Shaw is a private HBCU with 1,300 students in Raleigh. Founded in 1865, the school holds regional accreditation from the SACSCOC and offers more than 20 undergraduate degrees and three master’s programs. In addition to undergraduate degrees in psychology, recreation management, and mass communications, Shaw students can also earn master’s degrees in Christian education, divinity, or early childhood education. Standout alums include lawyer Roger Demosthenes O’Kelly and U.S. Ambassador to Liberia, Ezekiel Ezra Smith.
Another notable HBCU that would typically make a list such as this is Barber-Scotia College. Unfortunately, the school currently does not hold regional accreditation at this time.
If you’re looking for other HBCU’s in North Carolina, check out the Find Your Perfect “U” tool. You can search over 6,000 colleges and universities with 11 different filters to find the perfect school for you!
In order to locate the best HBCUs in North Carolina for 2021, Universities.com took a data-first approach to ranking the institutions. Our various metrics, data sets, and algorithms give us a transparent view of each school’s graduation rates, admissions statistics, and financial aid resources, so you can rest assured that you’re getting the best information here. For a closer look at this ranking methodology, check out the details here.
How Do I Pay For College?
Earning a college degree can be a major expense for just about any student. With the rising cost of tuition, it can be challenging for many students to cover the cost of their education and living expenses, especially if they’re enrolling as a full-time learner. Thankfully you have several options to choose from to help offset the cost of your college degree. Let’s take a closer look at some of the more popular and advantageous ways to pay for school.
Financial aid for college may come in the form of scholarships, grants, loans, work-study programs, and employer tuition reimbursement programs. Scholarships and grants are the most popular choice, as these awards provide you with free money that does not need to be repaid. Alternatively, many institutions today participate in the federal work-study program, which gives students a flexible part-time job on-campus or in the community to help cover the cost of their education.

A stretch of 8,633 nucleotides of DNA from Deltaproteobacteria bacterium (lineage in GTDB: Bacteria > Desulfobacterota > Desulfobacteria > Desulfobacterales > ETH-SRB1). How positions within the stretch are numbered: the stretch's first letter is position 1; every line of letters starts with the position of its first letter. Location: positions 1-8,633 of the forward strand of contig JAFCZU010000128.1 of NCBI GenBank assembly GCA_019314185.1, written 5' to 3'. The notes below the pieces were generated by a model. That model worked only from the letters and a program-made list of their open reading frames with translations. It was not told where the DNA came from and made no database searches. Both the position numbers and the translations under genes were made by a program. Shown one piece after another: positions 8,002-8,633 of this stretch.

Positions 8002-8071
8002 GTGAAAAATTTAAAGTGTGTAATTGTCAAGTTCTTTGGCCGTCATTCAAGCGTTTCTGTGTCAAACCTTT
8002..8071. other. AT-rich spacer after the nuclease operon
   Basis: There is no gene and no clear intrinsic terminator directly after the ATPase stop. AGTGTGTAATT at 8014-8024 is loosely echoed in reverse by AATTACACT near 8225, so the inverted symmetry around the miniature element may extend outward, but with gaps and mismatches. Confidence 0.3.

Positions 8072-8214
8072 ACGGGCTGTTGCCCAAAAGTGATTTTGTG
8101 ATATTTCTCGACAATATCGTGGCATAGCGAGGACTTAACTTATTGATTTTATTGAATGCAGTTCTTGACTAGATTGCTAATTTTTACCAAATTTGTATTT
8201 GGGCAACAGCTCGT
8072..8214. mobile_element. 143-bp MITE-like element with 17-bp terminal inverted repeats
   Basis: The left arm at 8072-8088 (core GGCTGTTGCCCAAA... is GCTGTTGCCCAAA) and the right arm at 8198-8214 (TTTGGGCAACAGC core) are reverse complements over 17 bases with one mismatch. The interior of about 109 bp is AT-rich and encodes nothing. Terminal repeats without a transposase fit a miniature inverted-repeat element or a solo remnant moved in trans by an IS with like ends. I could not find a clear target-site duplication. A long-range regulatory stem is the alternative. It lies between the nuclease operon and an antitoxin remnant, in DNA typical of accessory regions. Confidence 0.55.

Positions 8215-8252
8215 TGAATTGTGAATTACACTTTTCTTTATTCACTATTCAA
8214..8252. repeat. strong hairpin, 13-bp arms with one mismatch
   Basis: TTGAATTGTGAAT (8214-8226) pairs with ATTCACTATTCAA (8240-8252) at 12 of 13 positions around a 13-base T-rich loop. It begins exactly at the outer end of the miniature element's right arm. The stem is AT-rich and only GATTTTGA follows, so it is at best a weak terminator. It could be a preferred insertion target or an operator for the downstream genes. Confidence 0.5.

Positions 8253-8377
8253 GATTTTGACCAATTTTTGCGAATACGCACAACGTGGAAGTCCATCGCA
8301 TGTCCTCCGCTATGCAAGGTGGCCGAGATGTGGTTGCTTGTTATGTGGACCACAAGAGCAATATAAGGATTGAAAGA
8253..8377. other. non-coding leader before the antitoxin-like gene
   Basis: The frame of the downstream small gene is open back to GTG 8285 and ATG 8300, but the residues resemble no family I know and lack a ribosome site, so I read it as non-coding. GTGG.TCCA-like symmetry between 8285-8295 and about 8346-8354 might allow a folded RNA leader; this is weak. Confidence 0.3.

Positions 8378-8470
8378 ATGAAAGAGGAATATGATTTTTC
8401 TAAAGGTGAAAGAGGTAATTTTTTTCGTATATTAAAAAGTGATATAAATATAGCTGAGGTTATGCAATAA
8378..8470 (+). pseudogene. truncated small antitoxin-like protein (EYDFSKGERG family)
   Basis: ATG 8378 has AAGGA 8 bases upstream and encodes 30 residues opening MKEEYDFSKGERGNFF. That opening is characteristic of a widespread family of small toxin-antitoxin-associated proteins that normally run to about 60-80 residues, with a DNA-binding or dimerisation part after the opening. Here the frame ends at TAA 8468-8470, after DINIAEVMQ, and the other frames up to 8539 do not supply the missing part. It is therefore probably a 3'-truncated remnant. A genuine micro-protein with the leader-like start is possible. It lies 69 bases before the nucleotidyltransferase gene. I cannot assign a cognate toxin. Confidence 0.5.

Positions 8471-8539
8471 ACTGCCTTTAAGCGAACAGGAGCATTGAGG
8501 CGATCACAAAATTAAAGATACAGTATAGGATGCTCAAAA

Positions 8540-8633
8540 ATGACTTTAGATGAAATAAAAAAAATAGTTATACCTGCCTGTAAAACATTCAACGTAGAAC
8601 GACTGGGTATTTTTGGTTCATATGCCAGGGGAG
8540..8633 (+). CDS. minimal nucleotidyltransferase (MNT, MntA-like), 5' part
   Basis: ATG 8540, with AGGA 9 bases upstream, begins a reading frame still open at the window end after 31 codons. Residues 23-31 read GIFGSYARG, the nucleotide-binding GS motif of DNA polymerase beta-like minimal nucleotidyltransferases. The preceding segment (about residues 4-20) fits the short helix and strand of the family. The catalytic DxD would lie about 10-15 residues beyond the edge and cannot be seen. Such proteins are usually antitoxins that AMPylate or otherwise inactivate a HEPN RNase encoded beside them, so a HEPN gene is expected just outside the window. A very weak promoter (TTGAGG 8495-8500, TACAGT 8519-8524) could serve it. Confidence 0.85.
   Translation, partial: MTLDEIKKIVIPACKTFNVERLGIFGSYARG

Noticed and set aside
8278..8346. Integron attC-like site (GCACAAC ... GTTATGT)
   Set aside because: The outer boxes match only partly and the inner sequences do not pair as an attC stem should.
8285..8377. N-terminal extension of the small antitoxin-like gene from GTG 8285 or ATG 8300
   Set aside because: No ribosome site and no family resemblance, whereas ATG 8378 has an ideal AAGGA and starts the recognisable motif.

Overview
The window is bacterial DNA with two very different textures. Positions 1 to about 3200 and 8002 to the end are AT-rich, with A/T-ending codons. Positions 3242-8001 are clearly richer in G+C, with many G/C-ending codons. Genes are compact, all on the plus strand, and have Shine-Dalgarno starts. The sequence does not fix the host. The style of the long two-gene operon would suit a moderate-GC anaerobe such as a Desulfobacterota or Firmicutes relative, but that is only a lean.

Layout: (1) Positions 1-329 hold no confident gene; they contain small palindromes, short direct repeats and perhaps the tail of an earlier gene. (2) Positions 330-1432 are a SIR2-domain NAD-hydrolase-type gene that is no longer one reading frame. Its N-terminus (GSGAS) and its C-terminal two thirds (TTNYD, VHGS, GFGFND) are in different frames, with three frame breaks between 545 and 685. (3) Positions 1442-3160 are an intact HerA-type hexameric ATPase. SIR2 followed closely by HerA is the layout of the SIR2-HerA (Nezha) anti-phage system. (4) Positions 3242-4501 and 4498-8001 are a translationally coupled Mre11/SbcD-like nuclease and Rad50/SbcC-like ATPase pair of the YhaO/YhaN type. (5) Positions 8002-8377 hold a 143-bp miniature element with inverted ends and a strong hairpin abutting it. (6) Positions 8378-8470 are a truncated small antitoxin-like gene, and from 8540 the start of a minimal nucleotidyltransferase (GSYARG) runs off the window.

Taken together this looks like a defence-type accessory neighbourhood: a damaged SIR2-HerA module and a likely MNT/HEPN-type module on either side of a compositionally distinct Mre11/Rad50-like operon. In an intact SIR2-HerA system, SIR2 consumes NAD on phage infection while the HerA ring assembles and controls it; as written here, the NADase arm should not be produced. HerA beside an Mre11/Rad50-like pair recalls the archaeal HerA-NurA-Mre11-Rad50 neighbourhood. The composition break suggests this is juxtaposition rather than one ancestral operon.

Federal and private loans are also an option. Unlike scholarships and grants, however, the money you receive through a loan will need to be paid back with interest. If you choose to take out a loan, federal loans tend to have lower interest rates than private loans. Before enrolling, check with your school’s financial aid department to see if there are any internal financial aid resources available.
Scholarships for Black Students
- ACS Scholars Program: Students from underrepresented groups pursuing degrees in chemistry or related fields may apply. Offered by the American Chemical Society, students can receive up to $5,000 per academic year.
- EMPOWER Scholarships: Any students from minority populations who are pursuing a career in a medical or rehabilitation field may apply. Funded by the David M. Hersey Endowment Fund of the Courage Kenny Foundation, learners can obtain awards up to $1,500 for school. Applicants need to submit an application outlining academic and career goals as they pertain to the medical or rehabilitation fields.
- American Bus Association Diversity Scholarship: Applicants must be from a minority population and enrolled in an accredited institution at the undergraduate level. Preference may be given to applicants studying tourism, hospitality management, accounting, or related fields. Awards for this scholarship are typically $5,000.
- Brown and Caldwell Minority Scholarship: Minority students at the junior or senior undergraduate level who are interested in a career that pertains to environmental studies may apply. Common areas of studies for applicants include civil, mechanical, electrical, chemical, and environmental engineering. Applicants should have a 3.0 or higher GPA. The award for this program is usually $5,000.
- Ron Brown Scholarship: Reserved for Black and African-American students who are U.S. citizens, this program offers 45-50 four-year scholarships each year valued at $40,000 each. Applicants must be high school seniors planning on attending an accredited four-year institution at the time of the application.
Universities.com also offers an additional list of scholarships for Black and African-American students using our brand new scholarships filter tool.